Starting out in the world of a performing arts high school we follow two young people, Sarah and David, as they navigate teenage love and high school in the 80s. Their teacher is a former Broadway performer and treats them more as adults than teenagers (problematic at best). Suddenly there’s a break in this story and the perspective shifts to current day and the point of view of Karen, one of the classmates of Sarah and David. There’s an explanation for this dramatic shift, and once I figured it out, it made a lot of sense. Through Karen we learn what happened to the class since they graduated from high school, and how much we can believe about what we read. There’s a reunion of sorts that has an intense climax and…..we shift to a third perspective. We are now in the future and we are learning even more about the truth of what we have read in the first two sections.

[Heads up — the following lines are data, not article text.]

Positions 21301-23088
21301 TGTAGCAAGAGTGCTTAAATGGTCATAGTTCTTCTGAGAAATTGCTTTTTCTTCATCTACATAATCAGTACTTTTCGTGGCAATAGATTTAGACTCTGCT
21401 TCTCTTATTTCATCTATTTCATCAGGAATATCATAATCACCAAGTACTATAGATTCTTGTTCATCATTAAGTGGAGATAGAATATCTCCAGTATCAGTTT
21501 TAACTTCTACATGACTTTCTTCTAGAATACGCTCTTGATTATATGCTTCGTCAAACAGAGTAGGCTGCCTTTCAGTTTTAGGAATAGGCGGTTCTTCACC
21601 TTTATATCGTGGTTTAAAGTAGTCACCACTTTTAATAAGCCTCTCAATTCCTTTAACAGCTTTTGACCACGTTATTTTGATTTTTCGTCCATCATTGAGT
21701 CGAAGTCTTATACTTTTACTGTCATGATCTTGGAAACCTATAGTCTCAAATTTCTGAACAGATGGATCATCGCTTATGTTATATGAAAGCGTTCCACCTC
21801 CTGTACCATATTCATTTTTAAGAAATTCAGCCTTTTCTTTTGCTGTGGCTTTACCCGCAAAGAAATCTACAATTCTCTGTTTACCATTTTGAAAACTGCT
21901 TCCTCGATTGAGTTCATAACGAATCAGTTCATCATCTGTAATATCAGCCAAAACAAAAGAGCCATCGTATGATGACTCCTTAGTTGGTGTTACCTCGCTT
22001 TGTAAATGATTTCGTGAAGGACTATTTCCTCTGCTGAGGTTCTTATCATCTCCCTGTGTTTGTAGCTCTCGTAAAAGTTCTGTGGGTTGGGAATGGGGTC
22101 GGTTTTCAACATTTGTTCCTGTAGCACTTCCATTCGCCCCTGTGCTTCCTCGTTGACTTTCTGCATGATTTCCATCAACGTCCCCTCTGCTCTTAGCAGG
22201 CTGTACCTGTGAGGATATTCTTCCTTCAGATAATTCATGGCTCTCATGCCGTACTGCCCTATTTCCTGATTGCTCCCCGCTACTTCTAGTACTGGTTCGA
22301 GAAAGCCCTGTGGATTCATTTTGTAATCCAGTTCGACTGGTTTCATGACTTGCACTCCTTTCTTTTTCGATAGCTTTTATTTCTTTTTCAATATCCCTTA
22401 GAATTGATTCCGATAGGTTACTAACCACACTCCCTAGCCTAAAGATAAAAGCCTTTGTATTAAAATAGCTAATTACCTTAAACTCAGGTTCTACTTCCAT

Still with me?
This was a crazy read because of all the perspective shifting. This is very much an artisitic read. For that I give Ms. Choi a lot of credit. It definitely exercised a lot of literary muscles that I haven’t used since grad school. At the same time it was a difficult read. I read for escapism, not to be challenged. I also don’t like reading about educational settings, since that’s my daily experience. It’s especially hard for me to get into a book where teachers are abusing and exploiting their position and, in this book, the students. There’s a lot of trauma that’s revealed throughout the book and a lot of it at the hands of adults.
I don’t know that I would recommend this for a book club or personal reading unless you like novels with twist and turns, multiple perspectives and timelines, and vague denouements that leave a lot of room for interpretations.